One possible reason is that independent media is entirely under the control of the content creators. They have no need to worry that they're going over budget. They don't have a board of directors to answer to, and no need to worry that investors might leave and take their cash with them. They are free to follow their own visions, for good and for ill.

Also, a limited talent pool might be for the good as opposed to for ill. When shooting a movie with your buddies, for example, you'll probably need common ground when creating content together. Maybe you all like to play videogames and mock certain parts of them. Maybe you are all fans of a certain superhero, or enjoy the same kind of music. Whatever it is, this same passion that unites you is sure to create something that pays the appropriate amount of respect to your inspiration. Being able to hire some dude can pay off if you know what you're doing, but sometimes investors think that hiring a big name actor in a role unsuited for him will pay off because they believe people will come to watch that actor. This of course is the reason why Stallone's Dredd removes his helmet, effectively ruining the 'faceless' and inhuman avatar of cowboy justice that Judge Dredd is supposed to be. People pay to see Stallone kick ass, and of he's got his damned helmet on, nobody can be sure that's Stallone.

Another reason for the success of the independent label can be said to be because it's limited to what the content creator can do at that point in time. Nuka Break was made by peoplemwith access to special effects. What if a man can draw and wants to make a video of his story? He's no good with animation and learning to animate from scratch can take too long. So what does he do?

This, apparently.

Malaria from Edson Oda on Vimeo.

Just a camera with a guy moving strips of paper on it with a voice over. That's it. But I can 80% guarantee that this is the coolest thing you'll see today. And, in the parlance of YouTube, rape the replay button on. It is said that skyscrapers were built by people who had to make do with small areas of land available. Perhaps, limitations are what bring people to greatness, not total freedom.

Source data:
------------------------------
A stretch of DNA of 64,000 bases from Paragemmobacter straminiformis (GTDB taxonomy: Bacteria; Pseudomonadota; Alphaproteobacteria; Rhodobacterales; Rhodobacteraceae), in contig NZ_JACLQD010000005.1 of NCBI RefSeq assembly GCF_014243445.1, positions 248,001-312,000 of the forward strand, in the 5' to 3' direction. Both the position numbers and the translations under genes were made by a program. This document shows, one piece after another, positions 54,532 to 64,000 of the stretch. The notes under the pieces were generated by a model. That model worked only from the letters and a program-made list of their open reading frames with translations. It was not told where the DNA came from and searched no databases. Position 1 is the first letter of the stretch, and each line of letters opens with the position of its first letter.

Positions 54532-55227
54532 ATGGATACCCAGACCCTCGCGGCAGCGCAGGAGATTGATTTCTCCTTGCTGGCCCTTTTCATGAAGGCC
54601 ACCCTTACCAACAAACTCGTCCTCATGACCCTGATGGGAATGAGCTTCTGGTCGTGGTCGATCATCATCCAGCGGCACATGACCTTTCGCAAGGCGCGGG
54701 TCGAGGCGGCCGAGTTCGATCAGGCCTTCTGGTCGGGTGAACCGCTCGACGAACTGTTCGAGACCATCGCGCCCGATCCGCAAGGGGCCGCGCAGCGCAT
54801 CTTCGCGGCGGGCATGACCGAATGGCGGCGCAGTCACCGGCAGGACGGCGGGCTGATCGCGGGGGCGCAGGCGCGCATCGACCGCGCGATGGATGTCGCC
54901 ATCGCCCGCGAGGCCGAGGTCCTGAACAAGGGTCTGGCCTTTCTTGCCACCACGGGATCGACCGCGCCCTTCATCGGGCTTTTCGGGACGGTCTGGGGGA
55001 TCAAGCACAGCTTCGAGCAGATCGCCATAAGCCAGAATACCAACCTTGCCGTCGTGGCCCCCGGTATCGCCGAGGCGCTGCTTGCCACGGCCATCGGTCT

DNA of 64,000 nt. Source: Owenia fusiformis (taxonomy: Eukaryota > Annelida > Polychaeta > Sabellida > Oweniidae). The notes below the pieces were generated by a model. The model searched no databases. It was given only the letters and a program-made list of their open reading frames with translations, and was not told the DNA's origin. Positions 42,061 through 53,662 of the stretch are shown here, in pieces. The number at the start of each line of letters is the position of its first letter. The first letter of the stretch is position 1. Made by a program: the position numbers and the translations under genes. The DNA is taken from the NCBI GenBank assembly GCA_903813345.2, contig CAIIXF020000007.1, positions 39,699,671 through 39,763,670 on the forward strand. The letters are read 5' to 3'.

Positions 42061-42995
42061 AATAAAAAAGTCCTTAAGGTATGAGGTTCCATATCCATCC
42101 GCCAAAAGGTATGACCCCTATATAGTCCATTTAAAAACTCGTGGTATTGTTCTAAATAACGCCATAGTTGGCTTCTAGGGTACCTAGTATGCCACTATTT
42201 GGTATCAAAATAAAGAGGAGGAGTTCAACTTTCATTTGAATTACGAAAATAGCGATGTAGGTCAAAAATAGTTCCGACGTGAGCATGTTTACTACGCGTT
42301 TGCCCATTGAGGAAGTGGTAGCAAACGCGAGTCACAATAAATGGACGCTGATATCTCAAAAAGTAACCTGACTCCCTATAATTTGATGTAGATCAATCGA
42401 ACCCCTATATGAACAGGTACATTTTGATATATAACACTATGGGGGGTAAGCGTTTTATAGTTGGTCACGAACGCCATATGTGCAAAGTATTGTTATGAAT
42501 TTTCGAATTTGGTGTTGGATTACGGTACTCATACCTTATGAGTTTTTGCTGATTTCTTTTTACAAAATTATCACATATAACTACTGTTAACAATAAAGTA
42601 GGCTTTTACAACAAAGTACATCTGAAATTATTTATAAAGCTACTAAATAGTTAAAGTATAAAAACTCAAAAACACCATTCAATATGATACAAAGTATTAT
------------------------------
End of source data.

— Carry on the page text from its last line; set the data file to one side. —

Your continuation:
There are a lot of other reasons I'm sure are discussed somewhere else, but that's enough for now. So now we have a platform where content creators are free to create their visions as closely as they can and share that vision. What can go wrong with this?

One problem with a truly free platform for voicing opinions, is that it is usually the loudest voice that is heard the most and paid the most attention to. Nowadays, cast Felicia Day in your webseries and we can guarantee you a million hits on YouTube, regardless of the quality of the content. Felicia doesn't have to do anything but just show up for one second and your comments section will be filled with variations of 'HOLY SHIT IT'S FELICIA DAY.'

But what about the webseries who can't get Ms Day on their show? What about the videos not featured on Kotaku, not talked about on twitter, not getting more than twenty hits a day on their site (and 15 of those from unrelated search terms, who click back as soon as they see this isn't the content they're looking for, move along)?